How do corporations raise capital?
Capital is required for any business to flourish, and there are mainly two ways to raise capital.
Debt capital is also known as debt finance. Funding through debt capital occurs when a firm borrows money and agrees to pay it back to the lender later.
The most common types of use by debt capital firms are loans and bonds. These are the two most common ways that more significant firms use to fuel their expansion plans or fund new projects. Smaller enterprises could even use credit cards to raise their own capital.
A business that seeks to raise capital through debt may need to contact a bank for a loan, where the bank becomes the lender, and the business becomes the debtor. The bank charges interest in exchange for the loan, which the firm will note on its balance sheet along with the loan.
Another possibility is to issue corporate bonds. These bonds are sold to investors and mature after a specific date, also known as bondholders or lenders. The firm is responsible for issuing interest payments on the bond to investors before it reaches maturity. Because they generally come with a high risk — the chances of default are more elevated than government-issued bonds — they pay a much higher return. The company can utilize the money raised from bond issuance for its expansion plans.
Although this is a great way to raise much-needed money, debt capital comes with a downside: the additional interest burden comes. This expense, incurred just for the privilege of accessing funds, is called debt capital cost. Interest payments must be made to lenders, whatever the performance of the business. A highly leveraged company may have debt payments in a low season or a bad economy that exceeds its revenue.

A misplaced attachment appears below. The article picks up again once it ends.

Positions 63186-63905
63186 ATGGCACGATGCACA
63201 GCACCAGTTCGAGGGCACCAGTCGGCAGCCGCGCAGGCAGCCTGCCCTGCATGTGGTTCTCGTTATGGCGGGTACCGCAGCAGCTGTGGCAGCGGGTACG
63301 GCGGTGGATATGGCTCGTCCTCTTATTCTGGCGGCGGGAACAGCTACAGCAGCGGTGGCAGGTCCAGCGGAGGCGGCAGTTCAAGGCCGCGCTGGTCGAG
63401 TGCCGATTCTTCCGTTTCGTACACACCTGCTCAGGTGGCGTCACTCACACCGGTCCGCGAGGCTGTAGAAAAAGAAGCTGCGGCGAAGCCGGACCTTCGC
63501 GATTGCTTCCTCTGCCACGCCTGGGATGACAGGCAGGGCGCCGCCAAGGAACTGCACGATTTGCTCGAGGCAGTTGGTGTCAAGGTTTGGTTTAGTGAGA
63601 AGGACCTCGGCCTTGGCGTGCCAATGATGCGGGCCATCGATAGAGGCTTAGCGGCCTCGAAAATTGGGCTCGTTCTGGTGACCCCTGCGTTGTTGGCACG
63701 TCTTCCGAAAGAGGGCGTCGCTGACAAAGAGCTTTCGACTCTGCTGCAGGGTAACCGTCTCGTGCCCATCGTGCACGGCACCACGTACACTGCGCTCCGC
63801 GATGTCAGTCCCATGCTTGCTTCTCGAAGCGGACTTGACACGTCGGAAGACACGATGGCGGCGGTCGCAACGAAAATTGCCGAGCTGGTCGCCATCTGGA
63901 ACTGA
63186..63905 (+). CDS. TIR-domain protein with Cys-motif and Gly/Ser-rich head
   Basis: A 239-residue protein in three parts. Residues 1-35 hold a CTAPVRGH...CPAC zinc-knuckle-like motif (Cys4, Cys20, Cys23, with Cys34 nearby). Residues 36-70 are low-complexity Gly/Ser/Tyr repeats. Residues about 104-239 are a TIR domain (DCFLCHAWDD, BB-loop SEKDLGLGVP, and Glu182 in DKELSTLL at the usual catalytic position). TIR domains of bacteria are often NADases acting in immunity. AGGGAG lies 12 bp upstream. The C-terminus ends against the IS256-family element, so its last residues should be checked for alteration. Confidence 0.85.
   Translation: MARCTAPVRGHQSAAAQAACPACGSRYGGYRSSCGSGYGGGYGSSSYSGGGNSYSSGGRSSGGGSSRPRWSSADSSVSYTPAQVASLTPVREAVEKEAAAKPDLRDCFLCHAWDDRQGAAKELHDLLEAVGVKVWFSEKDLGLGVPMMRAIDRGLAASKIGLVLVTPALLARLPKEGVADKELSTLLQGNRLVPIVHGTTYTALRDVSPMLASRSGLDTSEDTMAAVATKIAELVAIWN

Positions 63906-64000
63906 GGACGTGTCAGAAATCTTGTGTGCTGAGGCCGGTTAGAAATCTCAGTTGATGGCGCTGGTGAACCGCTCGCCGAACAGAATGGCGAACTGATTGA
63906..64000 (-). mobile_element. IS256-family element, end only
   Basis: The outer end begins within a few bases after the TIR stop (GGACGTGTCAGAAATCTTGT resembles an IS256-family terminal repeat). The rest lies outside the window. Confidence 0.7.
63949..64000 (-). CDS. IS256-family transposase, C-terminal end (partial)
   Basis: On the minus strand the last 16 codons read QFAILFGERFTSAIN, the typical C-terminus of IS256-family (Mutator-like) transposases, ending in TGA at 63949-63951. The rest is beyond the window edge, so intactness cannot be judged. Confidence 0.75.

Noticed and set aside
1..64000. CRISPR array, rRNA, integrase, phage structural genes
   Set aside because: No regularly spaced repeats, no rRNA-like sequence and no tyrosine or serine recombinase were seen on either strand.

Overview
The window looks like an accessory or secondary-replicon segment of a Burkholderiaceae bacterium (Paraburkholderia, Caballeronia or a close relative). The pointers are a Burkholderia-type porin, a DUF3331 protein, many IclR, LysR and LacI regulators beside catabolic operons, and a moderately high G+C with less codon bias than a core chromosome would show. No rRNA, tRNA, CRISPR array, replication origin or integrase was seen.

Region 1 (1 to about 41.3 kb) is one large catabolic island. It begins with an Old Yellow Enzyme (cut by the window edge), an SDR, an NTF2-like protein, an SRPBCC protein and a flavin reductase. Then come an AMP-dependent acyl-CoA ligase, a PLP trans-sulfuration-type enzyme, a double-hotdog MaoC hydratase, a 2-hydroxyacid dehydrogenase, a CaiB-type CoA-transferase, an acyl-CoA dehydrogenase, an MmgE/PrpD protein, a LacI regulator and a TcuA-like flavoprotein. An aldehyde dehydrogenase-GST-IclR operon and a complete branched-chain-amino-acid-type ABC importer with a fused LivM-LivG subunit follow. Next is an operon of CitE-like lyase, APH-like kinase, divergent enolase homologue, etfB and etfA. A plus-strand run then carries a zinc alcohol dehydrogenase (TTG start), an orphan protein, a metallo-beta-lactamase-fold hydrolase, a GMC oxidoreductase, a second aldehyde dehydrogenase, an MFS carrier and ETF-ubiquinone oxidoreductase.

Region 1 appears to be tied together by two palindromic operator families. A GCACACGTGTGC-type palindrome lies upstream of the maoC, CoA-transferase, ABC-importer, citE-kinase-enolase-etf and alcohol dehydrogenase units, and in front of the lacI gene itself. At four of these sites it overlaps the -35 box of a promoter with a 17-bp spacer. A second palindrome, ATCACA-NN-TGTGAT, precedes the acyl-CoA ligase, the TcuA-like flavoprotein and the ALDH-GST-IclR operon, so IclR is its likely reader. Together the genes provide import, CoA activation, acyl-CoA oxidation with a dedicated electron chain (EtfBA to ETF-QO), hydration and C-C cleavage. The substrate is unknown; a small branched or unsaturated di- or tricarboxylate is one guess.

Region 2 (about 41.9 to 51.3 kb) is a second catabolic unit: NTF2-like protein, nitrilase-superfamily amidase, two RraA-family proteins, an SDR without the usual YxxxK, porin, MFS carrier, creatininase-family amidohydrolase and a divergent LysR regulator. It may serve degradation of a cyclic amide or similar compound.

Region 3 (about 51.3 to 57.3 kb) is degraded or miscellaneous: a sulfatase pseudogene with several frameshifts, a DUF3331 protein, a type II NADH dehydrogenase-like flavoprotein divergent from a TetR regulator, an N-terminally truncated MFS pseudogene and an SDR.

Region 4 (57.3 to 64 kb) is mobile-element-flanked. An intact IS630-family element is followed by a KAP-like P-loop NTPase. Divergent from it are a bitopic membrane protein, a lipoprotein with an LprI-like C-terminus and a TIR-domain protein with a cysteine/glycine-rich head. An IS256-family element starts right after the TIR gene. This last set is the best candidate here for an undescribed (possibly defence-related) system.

Equity capital is generated not through borrowing but through the sale of company stock shares. If it is not financially viable to take on more debt, a company can raise capital by selling additional shares. These shares may be common shares or preferred shares.
A common stock gives shareholders voting rights, but it doesn’t provide much in terms of importance. If the company goes under or liquidates, it pays first to other creditors and shareholders. Before any such payments are made on common shares, preferred shares are unique because payment of a specified dividend is guaranteed. Preferred shareholders, in exchange, have limited ownership rights and have no voting rights.
The primary benefit of raising equity capital is that the firm must not repay shareholder investment, unlike debt capital. Instead, the cost of equity capital refers to the amount of return expected by investment shareholders based on the enormous market performance. These returns come from paying dividends and valuing stocks.
The disadvantage to equity capital is that each shareholder owns a small portion of the company, thus diluting ownership. Business owners are also accountable to their shareholders and must ensure that the company remains profitable while continuing to pay any expected dividends to maintain an elevated stock valuation.